Likewise, Cheryl’s headache and loss of taste and smell were clues to her infection – as was her sense of tiredness over a period of a week. She never had a clinical test, but we can say with a high level of certainty that she was infected. Indeed, my own diagnosis, even with a clinical test, includes a certain element of uncertainty because a nasopharyngeal swab is less than 80% accurate, even during the first seven days of infection. What makes us confident in our diagnosis of any disease is not a single “fact” but a collection of “clues” that all point in the same direction.
The Heuristic Element
What makes clues so useful is that they have a heuristic element. In mathematics and computer science, a heuristic is a formula that is useful in finding certain kinds of solutions. G. Polya explains that heuristic reasoning “is reasoning not regarded as final and strict but as provisional and plausible only, whose purpose is to discover the solution of the present problem.”  It is the uncertainty of clues that makes them so powerful. They point to what we really care about, to the solution of the problem we are trying to solve.
Our goal in diagnosing someone with COVID-19 is to help them stay healthy and to protect the health of others with whom they may come in contact. For Cheryl and me, my positive diagnosis followed by Cheryl’s meant that we were quarantined for three weeks to protect others from possibly contracting the virus from us. It also meant that we received phone calls each day, from both the public health office and the Cleveland Clinic, to make sure that our own health remained stable. The clues, and even the diagnosis, were not an end in themselves but they had a heuristic character – they pointed to our health and the health of our community.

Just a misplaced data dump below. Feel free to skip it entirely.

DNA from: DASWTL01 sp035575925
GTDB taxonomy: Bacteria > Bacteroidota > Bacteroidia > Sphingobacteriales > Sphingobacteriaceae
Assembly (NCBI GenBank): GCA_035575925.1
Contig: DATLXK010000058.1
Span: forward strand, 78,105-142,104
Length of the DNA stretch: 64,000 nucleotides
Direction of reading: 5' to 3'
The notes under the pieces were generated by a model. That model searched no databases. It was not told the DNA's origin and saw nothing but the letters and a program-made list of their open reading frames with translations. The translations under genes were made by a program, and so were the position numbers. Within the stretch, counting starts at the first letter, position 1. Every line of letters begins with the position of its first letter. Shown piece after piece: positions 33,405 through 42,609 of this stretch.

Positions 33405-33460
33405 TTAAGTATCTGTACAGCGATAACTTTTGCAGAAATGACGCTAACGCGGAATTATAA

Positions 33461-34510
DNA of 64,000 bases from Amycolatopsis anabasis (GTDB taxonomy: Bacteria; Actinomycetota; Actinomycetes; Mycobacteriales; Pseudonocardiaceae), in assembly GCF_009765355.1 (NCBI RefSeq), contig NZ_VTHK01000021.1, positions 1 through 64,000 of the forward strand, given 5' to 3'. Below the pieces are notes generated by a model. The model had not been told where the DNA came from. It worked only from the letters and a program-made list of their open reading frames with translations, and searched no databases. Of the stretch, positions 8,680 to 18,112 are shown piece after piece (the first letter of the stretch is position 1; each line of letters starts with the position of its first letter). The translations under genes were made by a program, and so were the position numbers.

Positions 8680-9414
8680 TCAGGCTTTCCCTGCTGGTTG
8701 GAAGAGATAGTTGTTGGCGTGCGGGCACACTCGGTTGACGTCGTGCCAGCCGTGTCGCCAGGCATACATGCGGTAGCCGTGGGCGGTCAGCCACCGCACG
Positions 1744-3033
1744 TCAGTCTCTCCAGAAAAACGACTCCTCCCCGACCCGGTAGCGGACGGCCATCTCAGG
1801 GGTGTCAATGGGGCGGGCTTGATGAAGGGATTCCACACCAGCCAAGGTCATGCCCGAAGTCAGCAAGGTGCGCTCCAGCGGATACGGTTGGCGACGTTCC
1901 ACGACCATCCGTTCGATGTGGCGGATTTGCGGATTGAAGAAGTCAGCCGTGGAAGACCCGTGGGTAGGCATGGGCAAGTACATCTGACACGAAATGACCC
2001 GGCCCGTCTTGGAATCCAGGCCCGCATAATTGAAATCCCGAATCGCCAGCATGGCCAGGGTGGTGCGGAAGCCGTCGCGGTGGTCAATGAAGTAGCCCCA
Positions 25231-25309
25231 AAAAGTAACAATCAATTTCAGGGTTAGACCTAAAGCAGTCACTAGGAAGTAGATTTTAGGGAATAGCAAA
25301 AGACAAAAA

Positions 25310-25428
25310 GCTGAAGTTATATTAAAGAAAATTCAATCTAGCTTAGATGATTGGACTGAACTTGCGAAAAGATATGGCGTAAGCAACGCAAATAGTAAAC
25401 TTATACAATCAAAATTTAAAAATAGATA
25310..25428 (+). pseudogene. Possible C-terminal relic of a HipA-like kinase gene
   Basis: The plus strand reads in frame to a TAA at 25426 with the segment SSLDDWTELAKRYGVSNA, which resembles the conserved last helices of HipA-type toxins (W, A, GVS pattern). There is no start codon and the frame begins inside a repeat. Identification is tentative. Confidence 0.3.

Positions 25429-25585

Notice that absolute facts are not heuristic. They simply “are.” Fortunately, when you or I – or scientists or politicians – use facts, we actually treat them as clues, thereby adding to them a heuristic element that makes them useful. Absolute facts, it turns out, are pretty much useless. It is when we use them as clues that we allow our eyes or our ears or our fingers or our minds to follow along to where they point. Heuristic facts can be clues.
Interestingly, once a clue or a set of clues points us to a conclusion, we often begin to recognize additional clues that we had overlooked. For example, in retrospect we recognized that my excessive tiredness about the time I experienced an elevated temperature was a clue to the corona virus and not to jet-lag as we originally thought. Likewise, after Cheryl recognized her loss of taste and smell, I realized that my own sense of smell was also compromised, although not in the same way as Cheryl’s. Clues, it turns out, can also point us to other clues.
If we affirm the importance of heuristics and accept that the relevance of facts is in their role as clues, then we may be more willing to accept anecdotal evidence and personal stories, for facts are but one type of clue to truth and reality. If we are more willing to accept alternative clues, then we may find ourselves also more willing to accept that it takes judgment and reason to understand how they point to the objects of our true interest. And if we recognize that judgment and reason are essential, we may also recognize that a person must be involved to judge or to reason. It is my hope that such a recognition will inspire us to listen to others and to humbly consider what they say, not as absolute, but as a clue to who they are, to what we share in common, and to our relationship to God, himself.
 How to Solve It: A New Aspect of Mathematical Method, 1957, p. 113